Steve Joubert had always wanted to be a pilot and the only way he could afford to do so, was to join the South African Air Force in the late 1970s.
As an adventurous young man with a wicked sense of humour, he tells of the many amusing escapades he had as a trainee pilot. But soon he is sent to fight in the Border War in northern Namibia (then South West Africa) where he is exposed to the carnage of war. The pilots of the Alouette helicopters were witness to some of the worst scenes of the Border War. Often, they were the first to arrive after a deadly landmine accident.
In the fiercest battles their gunships regularly supplied life-saving air cover to troops on the ground.
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Fri, 10 May 2019 | Review by: Breakaway R
I laughed, lots! I cried, often! A truly memorable story.
Steve Joubert wanted to be a pilot. The easiest way was joining the SAAF (South African Air Force) via his compulsory National Service. When asked by General Bob Rogers, a decorated veteran of both the Second World War and the Korean War when he decided that he wanted to be a pilot, he replied, “An ice-cream seller.” Gen. Rogers, somewhat taken aback was then told, “Well sir, when I was very little, I thought the greatest job in the world was that of the guy driving the bicycle with the bin of Dairy Maid ice creams through the neighbourhood. Since that dream faded, I wanted to be a pilot.”
The training to make the grade and join the elite was intensive, long hours spent in “classrooms”, exams demanding very few errors and hours flying under all sorts of conditions until Steve Joubert was able to finally fly solo.
Shortly after graduation, he was set to be trained on the Impala, a jet used by the South African Defence Force during the years of the Border War. However, Steve found this type of flying restrictive and difficult and asked to be transferred to the helicopter unit. Here he was trained to fly the single-turbine Alouette helicopter.
Steve Joubert was no sooner fully trained to fly one of these helicopters when he was shipped off to the border, (between Namibia and Angola) or to use the proper name, the Border War between the South African Defence Force and the Namibian and Angolan resistance armies.
He describes in detail some of the flights that he and his engineer undertook. The carnage they witnessed. The skirmishes they were involved in. The missiles that only just missed his helicopter. His fellow pilots who were not so lucky and were shot to pieces.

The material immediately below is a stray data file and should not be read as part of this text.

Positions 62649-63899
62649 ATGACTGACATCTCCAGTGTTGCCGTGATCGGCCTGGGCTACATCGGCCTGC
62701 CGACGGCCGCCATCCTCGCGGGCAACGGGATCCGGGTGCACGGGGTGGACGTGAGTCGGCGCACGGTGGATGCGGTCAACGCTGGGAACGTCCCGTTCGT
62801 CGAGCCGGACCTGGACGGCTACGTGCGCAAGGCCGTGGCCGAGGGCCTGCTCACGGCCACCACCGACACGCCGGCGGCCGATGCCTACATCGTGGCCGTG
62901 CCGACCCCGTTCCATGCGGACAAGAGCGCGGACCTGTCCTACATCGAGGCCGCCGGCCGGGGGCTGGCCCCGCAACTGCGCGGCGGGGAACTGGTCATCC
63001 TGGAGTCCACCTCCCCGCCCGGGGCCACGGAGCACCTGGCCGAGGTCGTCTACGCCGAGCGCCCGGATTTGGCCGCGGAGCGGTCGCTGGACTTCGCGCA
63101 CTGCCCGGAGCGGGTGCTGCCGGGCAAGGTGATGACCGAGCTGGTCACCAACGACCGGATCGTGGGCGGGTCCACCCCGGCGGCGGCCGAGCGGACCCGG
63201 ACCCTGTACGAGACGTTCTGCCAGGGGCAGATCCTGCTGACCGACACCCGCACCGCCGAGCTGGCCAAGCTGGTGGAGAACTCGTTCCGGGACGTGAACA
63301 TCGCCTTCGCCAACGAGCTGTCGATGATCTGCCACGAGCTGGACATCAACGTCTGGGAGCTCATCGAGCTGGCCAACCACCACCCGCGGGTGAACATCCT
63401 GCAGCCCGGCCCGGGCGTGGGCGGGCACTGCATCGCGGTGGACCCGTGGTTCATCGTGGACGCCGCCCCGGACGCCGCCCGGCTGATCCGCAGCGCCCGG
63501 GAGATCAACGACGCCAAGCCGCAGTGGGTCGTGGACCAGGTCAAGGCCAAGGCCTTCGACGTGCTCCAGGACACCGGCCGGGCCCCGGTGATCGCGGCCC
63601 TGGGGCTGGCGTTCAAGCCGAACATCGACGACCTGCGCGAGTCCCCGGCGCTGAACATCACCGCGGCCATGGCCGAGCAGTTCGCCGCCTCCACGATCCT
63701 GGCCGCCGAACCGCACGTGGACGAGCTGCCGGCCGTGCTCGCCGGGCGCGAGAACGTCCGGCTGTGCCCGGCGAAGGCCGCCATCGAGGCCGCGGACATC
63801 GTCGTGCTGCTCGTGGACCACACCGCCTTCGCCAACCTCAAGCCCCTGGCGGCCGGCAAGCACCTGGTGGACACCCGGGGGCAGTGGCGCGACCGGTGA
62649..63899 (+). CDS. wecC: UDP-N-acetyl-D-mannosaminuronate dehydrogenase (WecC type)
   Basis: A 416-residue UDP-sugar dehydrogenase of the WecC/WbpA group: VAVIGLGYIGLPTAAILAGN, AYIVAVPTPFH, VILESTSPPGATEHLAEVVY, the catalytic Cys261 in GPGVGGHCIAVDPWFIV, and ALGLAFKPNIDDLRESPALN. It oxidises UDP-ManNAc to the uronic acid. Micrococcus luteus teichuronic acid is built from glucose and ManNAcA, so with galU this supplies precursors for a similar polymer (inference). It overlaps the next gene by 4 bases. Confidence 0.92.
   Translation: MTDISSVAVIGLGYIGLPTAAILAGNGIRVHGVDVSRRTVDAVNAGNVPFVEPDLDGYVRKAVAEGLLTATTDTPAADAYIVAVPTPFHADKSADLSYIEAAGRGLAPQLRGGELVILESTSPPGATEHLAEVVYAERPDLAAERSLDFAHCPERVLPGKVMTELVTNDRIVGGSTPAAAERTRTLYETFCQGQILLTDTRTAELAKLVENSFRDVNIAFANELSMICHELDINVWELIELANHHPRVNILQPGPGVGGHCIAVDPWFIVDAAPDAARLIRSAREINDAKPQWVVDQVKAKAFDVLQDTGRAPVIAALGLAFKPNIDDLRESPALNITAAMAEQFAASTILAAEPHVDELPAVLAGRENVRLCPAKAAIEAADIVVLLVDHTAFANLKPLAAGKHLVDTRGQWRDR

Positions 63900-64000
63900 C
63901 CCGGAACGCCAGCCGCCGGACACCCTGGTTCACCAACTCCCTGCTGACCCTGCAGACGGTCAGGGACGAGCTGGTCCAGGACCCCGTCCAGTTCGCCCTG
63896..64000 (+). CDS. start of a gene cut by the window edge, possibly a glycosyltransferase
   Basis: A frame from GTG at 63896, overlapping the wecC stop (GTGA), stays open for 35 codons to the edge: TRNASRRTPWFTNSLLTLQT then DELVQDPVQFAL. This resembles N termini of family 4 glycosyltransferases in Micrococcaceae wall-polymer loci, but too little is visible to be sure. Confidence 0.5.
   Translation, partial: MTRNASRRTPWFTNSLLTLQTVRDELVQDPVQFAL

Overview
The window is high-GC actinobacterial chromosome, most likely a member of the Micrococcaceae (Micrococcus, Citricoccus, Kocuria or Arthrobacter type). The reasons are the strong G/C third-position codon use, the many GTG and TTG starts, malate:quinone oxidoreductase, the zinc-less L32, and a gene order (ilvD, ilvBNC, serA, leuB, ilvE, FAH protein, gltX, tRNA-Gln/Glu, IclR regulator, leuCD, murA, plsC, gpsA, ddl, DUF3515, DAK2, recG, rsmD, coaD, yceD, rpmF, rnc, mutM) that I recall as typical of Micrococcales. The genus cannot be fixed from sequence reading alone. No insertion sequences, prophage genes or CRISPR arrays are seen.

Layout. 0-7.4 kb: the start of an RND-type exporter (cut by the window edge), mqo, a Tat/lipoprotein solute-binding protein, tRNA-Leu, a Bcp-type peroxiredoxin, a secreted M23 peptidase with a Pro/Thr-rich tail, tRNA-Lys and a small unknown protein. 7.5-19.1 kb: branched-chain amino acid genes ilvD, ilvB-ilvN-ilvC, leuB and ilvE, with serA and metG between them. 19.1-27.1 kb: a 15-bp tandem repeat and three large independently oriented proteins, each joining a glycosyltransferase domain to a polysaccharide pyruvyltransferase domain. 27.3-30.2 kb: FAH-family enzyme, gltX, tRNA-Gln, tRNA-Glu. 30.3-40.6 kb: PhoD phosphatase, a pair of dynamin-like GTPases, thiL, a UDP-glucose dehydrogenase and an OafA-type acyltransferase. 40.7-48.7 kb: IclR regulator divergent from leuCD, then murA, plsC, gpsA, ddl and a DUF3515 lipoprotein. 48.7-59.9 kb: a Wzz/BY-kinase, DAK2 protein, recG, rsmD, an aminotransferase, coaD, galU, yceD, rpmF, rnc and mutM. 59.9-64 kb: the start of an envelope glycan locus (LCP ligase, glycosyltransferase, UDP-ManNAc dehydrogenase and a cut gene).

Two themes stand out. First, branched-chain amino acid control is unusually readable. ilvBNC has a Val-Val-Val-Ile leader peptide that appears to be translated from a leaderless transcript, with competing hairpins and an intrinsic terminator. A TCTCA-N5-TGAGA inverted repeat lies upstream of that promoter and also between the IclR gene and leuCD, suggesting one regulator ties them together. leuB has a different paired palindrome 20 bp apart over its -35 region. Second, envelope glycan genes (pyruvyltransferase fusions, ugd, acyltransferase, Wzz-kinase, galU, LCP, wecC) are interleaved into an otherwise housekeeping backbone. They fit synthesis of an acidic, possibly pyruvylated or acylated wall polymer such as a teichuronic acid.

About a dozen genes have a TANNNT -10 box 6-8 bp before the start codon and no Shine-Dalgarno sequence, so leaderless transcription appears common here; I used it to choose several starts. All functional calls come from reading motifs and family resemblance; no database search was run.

Fortunately, a lot of the horror is overlapped by wonderful humour. There are some very funny stories of generals behaving badly. The military police trying to beat him up after his very drunk engineer had challenged six-hundred of them to a fight. (Yes, two against six-hundred). Their farewell to the SAP the following morning had me laughing until tears rolled down my face.
The best thing about the book is Steve Joubert acknowledging that this career as a pilot caused huge trauma in his life and that he would not have been able to cope without intensive psychological counselling for his severe PTSD. He is also able to describe at length the abhorrence he felt about the war.
Thank you, Steve Joubert for writing this funny, brilliant memoir. I sincerely hope that others, pilots like you, or conscripted or even volunteers who joined the South African Defence Force, find courage from your writing to tell their own story. To realise that they are not alone with their memories and nightmares from the border and that it’s time for all in the country to let go of their horrors and finally confide how the war affected their mental health.
Breakaway Reviewers received a copy of the book to review.
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Wed, 8 Jul 2020 | Review by: willem r
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